AAI doesn’t learn. Yet this is its main selling point. Its totally counter intuitive to the end user trying to understand the AI, and it cheapens the many marvels of AAI considerably. As a result the learning capacity of AAI and expectations are vastly inflated in the end users mind, and the capacity of the other AIs to exhibit the same behaviour is greatly diminished by this.
If AAI doesn’t learn then how do you explain this?
Of course AAI adapts based on experience, but this is not through understanding, this is through basic statistical information fiddling. The only part of AAI that could possibly ‘learn’ is the construction process, and only regarding offensive and defensive structures. There is some code that involves detecting important areas of the map, but this is not learning either.
The end user however saw ‘learning AI” and rightly so they expect learning AI to be applied to everything the AI does, because of course, it said learning AI, not learning construction choices.
So if AAI doesnt learn, what does it actually do?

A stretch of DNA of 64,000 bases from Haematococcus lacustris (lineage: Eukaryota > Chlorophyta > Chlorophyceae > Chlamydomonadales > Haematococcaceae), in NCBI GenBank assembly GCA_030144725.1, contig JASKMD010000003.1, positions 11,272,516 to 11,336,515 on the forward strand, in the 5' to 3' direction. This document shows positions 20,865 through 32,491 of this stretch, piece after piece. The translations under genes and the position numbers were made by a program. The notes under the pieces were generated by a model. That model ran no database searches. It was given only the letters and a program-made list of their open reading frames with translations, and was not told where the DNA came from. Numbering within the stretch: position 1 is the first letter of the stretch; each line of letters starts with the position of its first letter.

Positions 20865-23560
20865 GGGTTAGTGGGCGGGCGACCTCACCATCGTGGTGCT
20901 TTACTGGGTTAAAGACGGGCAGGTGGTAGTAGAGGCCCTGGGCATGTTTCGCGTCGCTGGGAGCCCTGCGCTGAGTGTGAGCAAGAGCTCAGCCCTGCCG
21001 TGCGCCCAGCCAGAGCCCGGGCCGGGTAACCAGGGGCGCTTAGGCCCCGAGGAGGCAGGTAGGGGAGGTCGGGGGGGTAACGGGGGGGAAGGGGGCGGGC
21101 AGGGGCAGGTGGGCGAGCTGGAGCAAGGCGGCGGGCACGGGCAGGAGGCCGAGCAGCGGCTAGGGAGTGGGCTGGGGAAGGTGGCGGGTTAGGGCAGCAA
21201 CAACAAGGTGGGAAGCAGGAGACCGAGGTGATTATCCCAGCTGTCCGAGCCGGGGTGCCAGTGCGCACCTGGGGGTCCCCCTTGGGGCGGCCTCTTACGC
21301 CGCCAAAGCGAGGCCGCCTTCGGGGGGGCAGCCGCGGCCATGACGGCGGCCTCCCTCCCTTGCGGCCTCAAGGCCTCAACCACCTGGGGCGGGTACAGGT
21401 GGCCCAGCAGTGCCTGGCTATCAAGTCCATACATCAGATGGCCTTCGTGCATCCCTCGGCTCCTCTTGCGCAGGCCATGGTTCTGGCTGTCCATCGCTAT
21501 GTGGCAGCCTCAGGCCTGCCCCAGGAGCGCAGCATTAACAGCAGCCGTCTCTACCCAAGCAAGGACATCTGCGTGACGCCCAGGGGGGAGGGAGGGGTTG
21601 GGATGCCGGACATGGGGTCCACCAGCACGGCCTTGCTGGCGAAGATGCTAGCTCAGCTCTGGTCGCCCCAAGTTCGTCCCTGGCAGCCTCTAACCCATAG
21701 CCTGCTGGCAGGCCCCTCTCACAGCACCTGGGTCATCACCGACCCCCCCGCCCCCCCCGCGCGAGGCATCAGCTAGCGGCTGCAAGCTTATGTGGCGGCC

Internally AAI has a set of ‘build tables’, weights, values, all stored together. It uses these to make decisions on what to build, for example it will look at unti A and unit B and if A has greater weighting than B then itll probably build A. It might introduce a little randomness so it doesnt always build A exclusively.
When AAI first runs, all these values are equal. All units are considered equal and just as good as every other unit. A giant hulking war mecha is just as powerful and just as good as the tiny scout with the little laser. So when that hulking war mecha fires its many laser cannons and the scout and blows it up, the war mechas weighting goes up and the puny scouts goes down. This way AAI will now build more warmechs than puny scouts as attackers.
This is not learning though. This is inference via statistics, and it only affects construction choices, and mainly attacker choices. Its all based on unit types killing other unit types and modifying weights accordingly.
It’s not new either?!
This isn’t new. AAI was the first to do it, but it wasnt long before NTai and OTAI did it too. KAI even uses a similar approach for evaluating units, only instead of statistical fiddling, it uses algorithms to pre-generate efficiency values to get immediate results.
Well its not all bad
AAI does have some things going for it aside from learning. AAI has algorithms to detect landmasses, it has customized building placement algorithms, defence placement routines, and much more. These benefits are overlooked and forgotten however due to the great emphasis on the ‘learning AI”